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23rd Nov 2011 23:27

Remuneration Trust?

Hi John - I had a long chat with a guy from Bedouin explaining that I was an accountant wishing to advise a family member/client about their solution.  I was upfront with him and made it clear that I had other contractor clients who may be interested but obviously I couldn't advise them without knowing how it worked. 

I gave them all the figures and my own personal details and promised that anything I was told would be kept in confidence for my clients' interests only, and they would have been. He was very polite and understanding and said that someone would call me back today to discuss it.

They didn't and this, together with the secrecy, is enough to put me off.  Basically if you have something that's legal, watertight and a great idea you'd want to shout about it.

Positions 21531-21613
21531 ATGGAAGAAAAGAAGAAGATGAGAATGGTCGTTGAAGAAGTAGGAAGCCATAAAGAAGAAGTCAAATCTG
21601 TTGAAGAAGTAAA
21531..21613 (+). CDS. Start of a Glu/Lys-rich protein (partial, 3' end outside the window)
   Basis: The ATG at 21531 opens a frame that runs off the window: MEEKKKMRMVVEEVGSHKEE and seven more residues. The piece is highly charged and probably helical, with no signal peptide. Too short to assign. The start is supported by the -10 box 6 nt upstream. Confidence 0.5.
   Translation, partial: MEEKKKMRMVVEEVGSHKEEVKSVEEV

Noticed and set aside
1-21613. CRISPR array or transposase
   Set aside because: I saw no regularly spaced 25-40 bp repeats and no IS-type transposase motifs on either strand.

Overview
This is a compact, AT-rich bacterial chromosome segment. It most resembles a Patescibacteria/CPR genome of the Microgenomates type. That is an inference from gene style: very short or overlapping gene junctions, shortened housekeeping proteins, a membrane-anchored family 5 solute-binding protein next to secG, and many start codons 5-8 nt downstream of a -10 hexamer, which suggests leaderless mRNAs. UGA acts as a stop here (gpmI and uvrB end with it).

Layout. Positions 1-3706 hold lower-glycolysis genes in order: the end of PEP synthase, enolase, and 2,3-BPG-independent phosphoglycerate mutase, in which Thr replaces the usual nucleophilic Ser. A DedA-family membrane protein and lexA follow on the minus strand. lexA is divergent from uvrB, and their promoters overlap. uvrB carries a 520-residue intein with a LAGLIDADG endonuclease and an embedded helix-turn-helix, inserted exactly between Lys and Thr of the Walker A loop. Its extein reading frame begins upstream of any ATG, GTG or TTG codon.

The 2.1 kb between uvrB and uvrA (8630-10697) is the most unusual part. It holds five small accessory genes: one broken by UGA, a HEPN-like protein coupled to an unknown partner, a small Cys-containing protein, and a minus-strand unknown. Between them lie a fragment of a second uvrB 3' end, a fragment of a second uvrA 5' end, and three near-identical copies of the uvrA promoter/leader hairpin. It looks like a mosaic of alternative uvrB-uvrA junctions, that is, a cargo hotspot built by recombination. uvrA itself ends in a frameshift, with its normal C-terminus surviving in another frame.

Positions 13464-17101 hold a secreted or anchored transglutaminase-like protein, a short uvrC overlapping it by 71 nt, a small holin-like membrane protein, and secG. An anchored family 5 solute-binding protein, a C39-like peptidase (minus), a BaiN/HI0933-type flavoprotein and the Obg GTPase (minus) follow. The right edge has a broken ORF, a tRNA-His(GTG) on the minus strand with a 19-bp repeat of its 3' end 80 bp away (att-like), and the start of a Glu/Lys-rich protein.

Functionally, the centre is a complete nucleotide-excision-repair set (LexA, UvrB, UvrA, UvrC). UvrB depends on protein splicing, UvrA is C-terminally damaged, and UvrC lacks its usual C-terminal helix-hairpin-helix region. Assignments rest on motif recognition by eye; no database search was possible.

This experience mimics how I learned of EBTs a couple of years ago, cloaked in secrecy with lots of bandwagon operators getting in before the inevitable closure of the loophole. As I told potential users then, this was less than than best use of tax legislation, it smelled and was not something I was comfortable with so if they wanted to use it they were on their own.

I'm guessing that the replacement vehicle is a remuneration trust, ie just another cheap dodge relying on the inertia of HMRC to combat obvious misuse of existing legislation and vehicles.  If I guessed wrong I'll come back.


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By cfield
24th Nov 2011 00:05

Over-arching contracts

The thing a lot of UC contractors miss is that there must be an over-arching contract of employment for the travel and sub to qualify as tax deductible. Otherwise it is just a stand-alone contract, and the temporary workplace rules make it quite clear that the employee must be engaged on more than one contract with the UC in order for it to be a task of limited duration.